In November 2017, former Israeli Supreme Court judge Dorit Beinisch released a report detailing her findings during a two-and-a-half-year examination of Israel’s Election Law. Beinisch, the first woman to serve as president of Israel’s top court, had been appointed to head the investigation by President Reuven Rivlin and Salim Joubran, another ex-Supreme Court judge, in the summer of 2015. At the time, Joubran, who heads Israel’s Central Elections Committee, described the Election Law, drafted back in 1959, and with few amendments since, as “outdated” and “archaic” because it did not address “today’s most popular media tool, in general, and even more so during an election campaign – the Internet.” Beinisch agreed, arguing that the Central Election Committee needed modern legal tools to address online meddling, and that election propaganda laws should be extended to the Internet.
These were not strictly theoretical concerns. To get a sense of what online election interference looks like in Israel, you only have to go back a few months to municipal elections held in October 2018. Just days before that vote, as the Times of Israel reported, Israel’s cyber agency, the National Cyber Directorate, asked Facebook to remove thousands of fake profiles spreading false information about candidates. According to the directorate’s Erez Tidhar, Israel also requested Facebook delete “a lot of avatars (profiles on social media) created to try to change public opinion and to manipulate information.” Those revelations followed various media reports earlier in 2018 investigating the role of online trolls in Israeli politics, as well as the proliferation of fake social media accounts – in the hundreds of thousands – controlled by political parties and municipalities.
Now, as Israelis get ready for another election, serious concerns are again being raised about online tampering. Just last week, Nadav Argaman, head of security services for the Shin Bet, warned of a foreign state that “intends to intervene” in Israel’s national elections. “I can’t say at this point for whom or against whom” the attack would be, “but it involves cyber (attacks) and hacking,” Argaman said. (Israel’s military censors would not allow media to report which nation Argaman was talking about, but it was widely assumed to be Russia.) Responding to Argaman’s warning, Israel’s Central Elections Committee said, “we learned what happened in other countries and we are devising a plan of action.”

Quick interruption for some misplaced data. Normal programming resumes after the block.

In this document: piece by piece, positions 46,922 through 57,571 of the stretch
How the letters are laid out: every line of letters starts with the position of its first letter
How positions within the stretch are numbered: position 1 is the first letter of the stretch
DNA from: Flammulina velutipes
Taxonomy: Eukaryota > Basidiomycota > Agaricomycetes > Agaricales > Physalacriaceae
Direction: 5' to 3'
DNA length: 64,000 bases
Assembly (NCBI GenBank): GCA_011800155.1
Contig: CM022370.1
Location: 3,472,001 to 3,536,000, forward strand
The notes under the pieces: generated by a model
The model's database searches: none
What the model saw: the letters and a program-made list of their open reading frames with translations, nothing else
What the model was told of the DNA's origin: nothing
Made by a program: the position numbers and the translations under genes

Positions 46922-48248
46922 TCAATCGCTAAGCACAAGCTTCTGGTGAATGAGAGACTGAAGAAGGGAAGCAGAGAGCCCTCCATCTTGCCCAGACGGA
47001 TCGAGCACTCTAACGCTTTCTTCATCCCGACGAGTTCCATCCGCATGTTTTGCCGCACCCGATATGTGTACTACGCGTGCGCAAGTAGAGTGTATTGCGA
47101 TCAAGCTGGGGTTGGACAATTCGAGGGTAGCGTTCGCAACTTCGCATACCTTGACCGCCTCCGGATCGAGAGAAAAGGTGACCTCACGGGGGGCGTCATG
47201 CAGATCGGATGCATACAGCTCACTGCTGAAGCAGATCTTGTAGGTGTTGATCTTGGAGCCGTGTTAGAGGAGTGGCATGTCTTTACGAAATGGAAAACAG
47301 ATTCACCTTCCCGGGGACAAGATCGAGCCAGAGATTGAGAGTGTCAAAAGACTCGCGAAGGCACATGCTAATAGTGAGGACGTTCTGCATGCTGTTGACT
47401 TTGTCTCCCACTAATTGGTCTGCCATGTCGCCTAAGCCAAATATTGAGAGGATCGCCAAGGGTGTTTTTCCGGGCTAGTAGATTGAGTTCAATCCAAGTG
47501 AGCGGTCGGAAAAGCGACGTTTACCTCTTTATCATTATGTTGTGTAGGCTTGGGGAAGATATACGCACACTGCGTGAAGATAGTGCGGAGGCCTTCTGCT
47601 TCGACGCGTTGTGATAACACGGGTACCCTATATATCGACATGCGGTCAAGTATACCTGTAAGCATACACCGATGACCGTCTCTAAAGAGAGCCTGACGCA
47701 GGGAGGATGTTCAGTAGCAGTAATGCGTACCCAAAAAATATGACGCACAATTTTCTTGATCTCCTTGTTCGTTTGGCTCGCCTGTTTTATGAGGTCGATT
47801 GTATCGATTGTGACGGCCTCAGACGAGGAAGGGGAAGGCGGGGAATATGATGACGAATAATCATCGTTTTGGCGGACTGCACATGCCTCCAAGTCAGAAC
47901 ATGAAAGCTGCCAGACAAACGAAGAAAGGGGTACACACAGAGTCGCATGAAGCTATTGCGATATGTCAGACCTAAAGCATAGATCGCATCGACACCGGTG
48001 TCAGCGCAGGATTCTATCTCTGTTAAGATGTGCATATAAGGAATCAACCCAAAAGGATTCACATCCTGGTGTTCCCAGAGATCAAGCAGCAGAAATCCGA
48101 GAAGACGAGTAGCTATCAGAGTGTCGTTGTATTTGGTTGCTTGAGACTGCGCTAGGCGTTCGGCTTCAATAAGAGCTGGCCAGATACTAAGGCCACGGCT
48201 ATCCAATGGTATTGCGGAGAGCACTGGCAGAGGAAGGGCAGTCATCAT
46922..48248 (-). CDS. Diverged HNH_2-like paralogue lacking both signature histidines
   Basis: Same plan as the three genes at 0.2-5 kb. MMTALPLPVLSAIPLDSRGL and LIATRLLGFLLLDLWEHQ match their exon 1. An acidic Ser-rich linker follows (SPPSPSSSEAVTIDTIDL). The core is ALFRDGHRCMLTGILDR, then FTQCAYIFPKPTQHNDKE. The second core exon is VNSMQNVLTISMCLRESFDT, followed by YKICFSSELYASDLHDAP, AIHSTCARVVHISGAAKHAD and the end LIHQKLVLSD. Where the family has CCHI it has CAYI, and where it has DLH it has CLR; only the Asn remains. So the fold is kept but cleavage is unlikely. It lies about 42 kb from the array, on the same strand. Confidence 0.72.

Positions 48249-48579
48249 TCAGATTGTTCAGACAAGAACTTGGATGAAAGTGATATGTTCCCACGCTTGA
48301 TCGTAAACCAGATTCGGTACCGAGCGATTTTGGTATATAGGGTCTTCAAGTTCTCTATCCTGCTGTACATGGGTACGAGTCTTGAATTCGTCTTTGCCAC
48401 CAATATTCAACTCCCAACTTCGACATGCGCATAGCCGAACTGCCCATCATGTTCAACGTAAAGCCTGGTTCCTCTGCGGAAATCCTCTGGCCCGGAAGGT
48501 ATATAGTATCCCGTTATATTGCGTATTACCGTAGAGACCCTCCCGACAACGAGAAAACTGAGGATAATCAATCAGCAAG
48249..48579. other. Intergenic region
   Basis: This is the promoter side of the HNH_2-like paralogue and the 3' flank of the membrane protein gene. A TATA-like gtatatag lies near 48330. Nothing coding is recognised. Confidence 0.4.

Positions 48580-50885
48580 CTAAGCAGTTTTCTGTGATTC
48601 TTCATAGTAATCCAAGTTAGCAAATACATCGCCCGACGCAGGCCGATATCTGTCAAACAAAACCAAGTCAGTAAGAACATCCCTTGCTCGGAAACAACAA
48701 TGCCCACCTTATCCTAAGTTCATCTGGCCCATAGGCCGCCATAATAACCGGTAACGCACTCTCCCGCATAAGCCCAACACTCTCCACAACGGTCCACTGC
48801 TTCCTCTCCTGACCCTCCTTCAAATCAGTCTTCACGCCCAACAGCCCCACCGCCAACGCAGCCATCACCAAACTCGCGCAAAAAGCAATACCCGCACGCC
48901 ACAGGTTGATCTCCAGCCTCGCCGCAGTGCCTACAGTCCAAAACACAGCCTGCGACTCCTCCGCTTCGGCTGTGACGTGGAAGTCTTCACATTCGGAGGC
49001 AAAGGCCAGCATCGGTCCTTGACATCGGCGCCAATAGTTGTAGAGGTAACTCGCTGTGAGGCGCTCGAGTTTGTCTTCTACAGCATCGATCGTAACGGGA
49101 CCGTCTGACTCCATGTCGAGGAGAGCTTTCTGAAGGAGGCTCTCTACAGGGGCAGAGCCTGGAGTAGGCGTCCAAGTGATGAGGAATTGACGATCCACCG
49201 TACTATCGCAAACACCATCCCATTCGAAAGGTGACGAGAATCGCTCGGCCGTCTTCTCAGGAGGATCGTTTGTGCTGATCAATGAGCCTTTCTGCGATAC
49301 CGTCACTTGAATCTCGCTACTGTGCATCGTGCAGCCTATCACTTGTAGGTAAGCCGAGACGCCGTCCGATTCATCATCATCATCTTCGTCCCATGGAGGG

Meanwhile, a bill based on Beinisch’s recommendations is making its way through the Knesset. It would compel the creators of paid political content to publicly identify themselves, and would apply even to those who simply comment on online ads. All of Israel’s major political parties say they support passing the bill immediately – all of the parties, that is, except one: Prime Minister Benjamin Netanyahu’s Likud, whose chief legal adviser, Avi Halevi, said over the weekend that it was “not realistic” to push the bill through in a “rushed and careless” manner. “We will support it,” he added, “but it will take time, and I’m not sure how long.” (Some Israeli media reported that Netanyahu personally ordered the bill delayed.)
Let’s hope it doesn’t take them too much longer to come around. For Israeli voters, there’s no better time than the present to get serious about online interference.